The intriguing thing is though these under-sized DE types seem to be the type of DEs that Lovie Smith favors even while running his 4-3 defense. Neither Alex Brown or Adewale Ogunleye are Bruce Smith or Reggie White type DEs.

In the end what the Bears need anyway is speed off the edge.

Everrette Brown from Florida State is another one that may just happen to fall to the Bears. If the perfect storm happens as the Chicago media mentions and all the OTs, WRs and Safties are off the board by the time the Bears select there is a plethora of pass rushers that would fall to them. Brown is 6-4 252-pounds and goes and runs a 4.63 40-yard dash. So while I say the Bears should not take a pass rushing DE on day one, if a great one happens to fall and keeps on falling and all the other high need prospects are off the board then take the needed value at 18 cut Ogunleye and save yourself some cap money in the process.

Connor Barwin from the Cincinnati Bear Cats goes 6-4 255-pounds and runs a 4.61 in the 40-yard dash time. Yet another tweener edge rusher type who if you put his hand in the dirt would be a good DE in the cover-2 defense where pass rushing is a must.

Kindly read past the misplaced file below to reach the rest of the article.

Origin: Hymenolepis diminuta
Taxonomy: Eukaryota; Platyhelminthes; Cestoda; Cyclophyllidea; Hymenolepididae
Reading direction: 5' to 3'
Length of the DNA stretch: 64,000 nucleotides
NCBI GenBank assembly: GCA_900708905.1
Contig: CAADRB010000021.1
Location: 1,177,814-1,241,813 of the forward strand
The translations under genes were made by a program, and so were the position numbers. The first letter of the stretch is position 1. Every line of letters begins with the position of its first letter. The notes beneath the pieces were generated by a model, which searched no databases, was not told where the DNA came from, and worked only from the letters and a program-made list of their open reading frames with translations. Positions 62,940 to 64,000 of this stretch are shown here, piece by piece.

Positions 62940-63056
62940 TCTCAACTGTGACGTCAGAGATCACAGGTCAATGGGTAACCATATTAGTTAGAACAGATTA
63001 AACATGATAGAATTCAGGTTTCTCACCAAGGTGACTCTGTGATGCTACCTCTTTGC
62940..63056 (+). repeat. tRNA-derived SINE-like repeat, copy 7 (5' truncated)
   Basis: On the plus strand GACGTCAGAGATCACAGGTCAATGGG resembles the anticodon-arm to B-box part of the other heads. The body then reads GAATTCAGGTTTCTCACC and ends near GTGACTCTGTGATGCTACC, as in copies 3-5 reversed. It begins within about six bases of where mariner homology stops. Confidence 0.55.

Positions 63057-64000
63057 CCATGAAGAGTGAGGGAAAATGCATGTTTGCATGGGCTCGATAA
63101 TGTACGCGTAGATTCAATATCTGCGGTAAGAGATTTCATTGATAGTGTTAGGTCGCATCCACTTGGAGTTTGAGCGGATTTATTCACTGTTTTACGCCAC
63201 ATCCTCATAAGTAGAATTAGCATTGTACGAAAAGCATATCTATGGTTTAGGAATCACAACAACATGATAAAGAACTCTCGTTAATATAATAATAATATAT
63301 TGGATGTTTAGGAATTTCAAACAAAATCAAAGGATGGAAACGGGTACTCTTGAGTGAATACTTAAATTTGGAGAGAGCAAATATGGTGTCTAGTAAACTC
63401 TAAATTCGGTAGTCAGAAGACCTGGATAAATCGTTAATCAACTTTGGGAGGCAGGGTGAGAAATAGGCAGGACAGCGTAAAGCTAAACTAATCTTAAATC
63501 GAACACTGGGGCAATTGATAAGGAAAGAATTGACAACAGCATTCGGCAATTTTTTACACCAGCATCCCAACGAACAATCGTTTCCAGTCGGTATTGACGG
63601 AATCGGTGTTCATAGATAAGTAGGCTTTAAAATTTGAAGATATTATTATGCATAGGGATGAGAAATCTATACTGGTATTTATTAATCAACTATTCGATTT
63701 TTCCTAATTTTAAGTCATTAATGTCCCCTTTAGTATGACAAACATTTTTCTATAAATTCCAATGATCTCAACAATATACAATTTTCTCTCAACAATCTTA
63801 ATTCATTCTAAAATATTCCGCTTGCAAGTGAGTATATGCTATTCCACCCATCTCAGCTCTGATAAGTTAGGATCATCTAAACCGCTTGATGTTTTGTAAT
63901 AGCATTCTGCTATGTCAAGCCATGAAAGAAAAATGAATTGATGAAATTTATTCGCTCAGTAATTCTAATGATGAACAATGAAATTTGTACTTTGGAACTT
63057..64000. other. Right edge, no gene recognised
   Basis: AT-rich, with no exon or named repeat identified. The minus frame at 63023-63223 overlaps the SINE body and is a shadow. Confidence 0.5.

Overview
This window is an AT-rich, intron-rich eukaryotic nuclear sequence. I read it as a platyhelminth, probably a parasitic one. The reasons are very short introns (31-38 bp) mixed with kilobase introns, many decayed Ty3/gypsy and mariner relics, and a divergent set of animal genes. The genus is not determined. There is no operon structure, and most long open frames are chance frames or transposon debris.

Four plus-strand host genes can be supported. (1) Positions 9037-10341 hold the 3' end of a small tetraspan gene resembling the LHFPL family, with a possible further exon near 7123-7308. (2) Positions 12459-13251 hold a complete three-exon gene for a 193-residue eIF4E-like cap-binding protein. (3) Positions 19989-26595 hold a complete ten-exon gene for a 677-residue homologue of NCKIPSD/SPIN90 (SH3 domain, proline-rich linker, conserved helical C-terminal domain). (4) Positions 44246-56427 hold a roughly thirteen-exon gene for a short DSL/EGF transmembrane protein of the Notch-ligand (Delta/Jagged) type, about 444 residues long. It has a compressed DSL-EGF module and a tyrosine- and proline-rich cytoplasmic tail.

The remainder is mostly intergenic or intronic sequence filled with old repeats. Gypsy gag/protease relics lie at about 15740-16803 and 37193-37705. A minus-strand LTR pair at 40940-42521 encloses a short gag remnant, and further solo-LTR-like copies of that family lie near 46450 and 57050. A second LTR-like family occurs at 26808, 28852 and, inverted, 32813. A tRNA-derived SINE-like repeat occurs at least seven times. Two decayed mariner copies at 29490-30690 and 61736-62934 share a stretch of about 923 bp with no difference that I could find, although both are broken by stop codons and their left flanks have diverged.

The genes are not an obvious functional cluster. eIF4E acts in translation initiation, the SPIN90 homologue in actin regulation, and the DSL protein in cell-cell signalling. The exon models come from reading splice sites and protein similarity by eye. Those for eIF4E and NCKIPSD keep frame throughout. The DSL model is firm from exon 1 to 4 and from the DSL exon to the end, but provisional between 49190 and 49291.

Barwin will be available later in the draft possibly outside the first round to where the Bears can snatch him up after they take an OT at 18 because guys like Orakpo, English, Brown will already be off the board by 18.

Why the Chicago Bears should NOT draft a DE on day one

February 22, 2009

A lack of a pass rush by the defensive line in 2008 arguably contributed to three to four losses on the season for the Chicago Bears.  Starting DEs Alex Brown and Adawale Ogunleye failed to muster much pressure throughout the seaosn.  They were consistently shut down. Even Mark Anderson who looked like a future pass rushing demon as a rookie couldn’t get a rush going to help the team.